Edition of 300. "Another visual-arty 7” to be quietly restrained by the bleached aesthetic design of a Meeuw Muzak sleeve, MM046 is a pair of recondite Bettys. The Betty on Side A is the creation of Wendy Gondeln, who is perhaps far better known as contemporary German artist Albert Oehlen. Then Norbert Möslang introduces Side Bs betti-corr, and although Möslang also works in the visual arts he is more widely recognised as a practitioner of “cracked everyday electronics” and a former member of Swiss electronic free improvisation group Voice Crack. Further cross- pollination is represented by Oehlens occasional earlier endeavours in the musical field, playing in bands including Red Krayola, running a label and providing artwork for sleeves. Betty announces herself with a distorted gabber kick drum and a cheerfully naive organ figure which mischievously functions as a decoy for an aggressive and unstable violin to provide the main narrative from here on in. Overall the piece would make quite a good soundtrack for a fight in a pub, having a kind of senseless, unpredictable tension, the comedy of spontaneous violence. A couple of other sounds wade in, either placatory or adding to the damage. Particularly appealing is a rubbery voice-synthesis type purred gurgle that seems to attempt to act as an owl-like voice of reason, ultimately found wanting. By contrast Möslang produces a rich textural sound world sourced, I think, from the same violin (Is she Betty?) but here granulated into icy splinters and flung into ceiling-less spaces with the poker-faced accelerated elegance of Buster Keaton. Taken overall MM046 feels combative, exploratory, playful." — Pete Um, Winter 2016.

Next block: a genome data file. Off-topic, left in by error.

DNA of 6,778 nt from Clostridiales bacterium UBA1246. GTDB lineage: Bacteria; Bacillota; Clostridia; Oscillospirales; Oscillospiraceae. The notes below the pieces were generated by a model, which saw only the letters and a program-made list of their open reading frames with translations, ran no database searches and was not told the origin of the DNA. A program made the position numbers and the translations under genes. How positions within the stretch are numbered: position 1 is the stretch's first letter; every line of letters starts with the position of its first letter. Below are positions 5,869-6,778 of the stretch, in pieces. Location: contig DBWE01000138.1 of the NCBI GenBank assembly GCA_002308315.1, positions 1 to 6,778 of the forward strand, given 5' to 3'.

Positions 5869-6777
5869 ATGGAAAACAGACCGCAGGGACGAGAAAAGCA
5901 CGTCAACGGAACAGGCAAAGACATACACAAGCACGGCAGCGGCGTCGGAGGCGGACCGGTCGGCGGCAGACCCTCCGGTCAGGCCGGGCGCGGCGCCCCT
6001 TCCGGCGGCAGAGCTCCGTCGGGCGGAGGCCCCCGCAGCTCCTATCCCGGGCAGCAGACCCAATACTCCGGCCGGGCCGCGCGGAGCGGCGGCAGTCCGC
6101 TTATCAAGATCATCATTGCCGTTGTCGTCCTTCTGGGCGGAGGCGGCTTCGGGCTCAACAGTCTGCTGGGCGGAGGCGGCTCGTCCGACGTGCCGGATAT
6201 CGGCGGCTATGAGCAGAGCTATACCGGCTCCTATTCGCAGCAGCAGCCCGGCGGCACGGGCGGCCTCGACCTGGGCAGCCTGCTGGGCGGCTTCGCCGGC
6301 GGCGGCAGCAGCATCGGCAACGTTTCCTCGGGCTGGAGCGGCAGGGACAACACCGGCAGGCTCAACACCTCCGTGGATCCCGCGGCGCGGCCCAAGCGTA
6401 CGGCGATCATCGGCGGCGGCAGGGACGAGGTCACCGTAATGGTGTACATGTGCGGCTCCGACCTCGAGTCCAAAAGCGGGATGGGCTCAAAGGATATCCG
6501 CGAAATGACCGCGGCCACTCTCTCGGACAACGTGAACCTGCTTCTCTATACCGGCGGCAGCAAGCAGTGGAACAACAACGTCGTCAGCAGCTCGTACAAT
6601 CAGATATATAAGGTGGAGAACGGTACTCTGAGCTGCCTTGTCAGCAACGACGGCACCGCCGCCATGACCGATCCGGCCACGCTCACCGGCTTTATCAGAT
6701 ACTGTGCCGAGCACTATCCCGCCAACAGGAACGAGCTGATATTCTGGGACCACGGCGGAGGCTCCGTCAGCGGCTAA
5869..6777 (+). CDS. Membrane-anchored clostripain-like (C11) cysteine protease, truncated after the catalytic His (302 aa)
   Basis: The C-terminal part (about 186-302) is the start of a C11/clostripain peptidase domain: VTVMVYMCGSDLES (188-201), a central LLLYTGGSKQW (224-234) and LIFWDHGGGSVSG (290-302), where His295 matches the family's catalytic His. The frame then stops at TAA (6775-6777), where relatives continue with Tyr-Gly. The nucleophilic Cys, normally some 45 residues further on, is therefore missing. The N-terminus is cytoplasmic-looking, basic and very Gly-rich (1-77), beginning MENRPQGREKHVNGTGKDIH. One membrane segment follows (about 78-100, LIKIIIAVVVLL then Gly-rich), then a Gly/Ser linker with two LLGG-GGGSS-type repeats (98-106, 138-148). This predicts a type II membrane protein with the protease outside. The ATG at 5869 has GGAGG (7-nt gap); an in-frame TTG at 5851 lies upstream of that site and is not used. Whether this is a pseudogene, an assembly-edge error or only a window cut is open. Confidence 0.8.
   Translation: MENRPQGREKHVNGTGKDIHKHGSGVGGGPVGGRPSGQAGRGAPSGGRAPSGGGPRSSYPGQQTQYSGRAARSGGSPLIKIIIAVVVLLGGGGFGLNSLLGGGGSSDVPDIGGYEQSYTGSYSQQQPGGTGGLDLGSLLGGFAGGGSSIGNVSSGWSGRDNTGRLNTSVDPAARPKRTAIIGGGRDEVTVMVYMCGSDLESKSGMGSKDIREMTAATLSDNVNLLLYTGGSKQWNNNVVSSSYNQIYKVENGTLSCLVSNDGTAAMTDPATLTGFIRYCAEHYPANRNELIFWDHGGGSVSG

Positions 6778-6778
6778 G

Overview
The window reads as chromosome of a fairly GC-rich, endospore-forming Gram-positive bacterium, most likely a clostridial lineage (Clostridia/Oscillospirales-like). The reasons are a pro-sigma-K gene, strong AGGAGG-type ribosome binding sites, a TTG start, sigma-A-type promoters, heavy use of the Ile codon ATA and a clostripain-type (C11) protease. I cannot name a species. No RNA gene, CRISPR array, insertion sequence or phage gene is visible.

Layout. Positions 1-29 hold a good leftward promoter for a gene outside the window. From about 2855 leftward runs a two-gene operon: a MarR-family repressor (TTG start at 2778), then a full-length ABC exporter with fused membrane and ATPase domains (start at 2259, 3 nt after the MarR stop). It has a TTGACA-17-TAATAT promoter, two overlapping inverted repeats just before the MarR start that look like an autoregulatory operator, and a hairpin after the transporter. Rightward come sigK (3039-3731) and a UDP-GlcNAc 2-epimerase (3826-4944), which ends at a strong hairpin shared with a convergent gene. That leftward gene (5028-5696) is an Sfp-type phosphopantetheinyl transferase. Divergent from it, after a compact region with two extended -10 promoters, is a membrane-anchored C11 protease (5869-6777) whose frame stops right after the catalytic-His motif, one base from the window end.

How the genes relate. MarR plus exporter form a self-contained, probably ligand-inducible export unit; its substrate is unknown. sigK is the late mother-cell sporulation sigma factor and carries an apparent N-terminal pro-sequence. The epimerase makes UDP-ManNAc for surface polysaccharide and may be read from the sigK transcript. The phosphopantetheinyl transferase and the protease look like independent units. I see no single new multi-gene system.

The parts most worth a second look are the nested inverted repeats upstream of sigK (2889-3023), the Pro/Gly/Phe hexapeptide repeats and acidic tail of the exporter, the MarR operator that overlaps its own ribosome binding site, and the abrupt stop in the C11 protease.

"Wendy Gondeln offers up a lo-tech, slow, techno rhythm with a number of additions/interruptions, many of which are violin. Norbert Möslang has a highly edited piece of what could be a lot of violin sounds, very manic and Musique Concrète-ish. Who knows what this means in the Meeuw Universe, but have an evening with some drinks and play through your Meeuw 7"s. You wont be sorry." - Swill Radio.
After nearly a decade of false starts, multiple game plans veering off the rails, and a handful of shattered hopes and/or dreams, the odyssey is finally complete—the new Fusetron site is here.
This is the first phase of a multipart rollout that will span the next few months: the currently browsable stock includes miscellaneous new releases from the past 8+ months (we have a lot of catching up to do), plus approximately a third of our backstock. Note that we’ve reduced/slashed prices on many titles and will continue to do so in order to make room for new stock. We’ll also be expanding / tweaking / improving / debugging the site itself (for example, we still have work to do on the automated international postage system, not to mention the inevitable inventory discrepancies that come with transferring an ancient and massive database to a new system).
Over the next few months, as we take inventory, clean house, and delve into our storage, we will be uploading thousands of additional items, gradually, on a near-daily basis. This will include the majority of the LPs, as well as many titles, in all formats, once thought long-gone. Many currently “sold out” items are likely to resurface.
Finally, once our general backstock is up (probably in the next two or three months) we’ll begin making our extensive stockpile of rarities available online for the first time: tons of random out-of-print titles, "deadstock," warehouse finds, secondhand collectibles, etc., accumulated over the past few decades.
Frequent/returning customers will be getting early access to these items. Details to follow on how this will work (a priority mailing list? a 'frequent flyer'-like program?), but it will not be based on dollars spent. We want to reward those who consistently support us, especially in the discogs marketplace era (to those who show up trying to poach five copies of a one-off rarity, and nothing else, ever… ¯\_(ツ)_/¯ ).
So—we suggest you take some time to dig through the site—even we’ve been surprised by what’s been turning up, and there’s much more to come.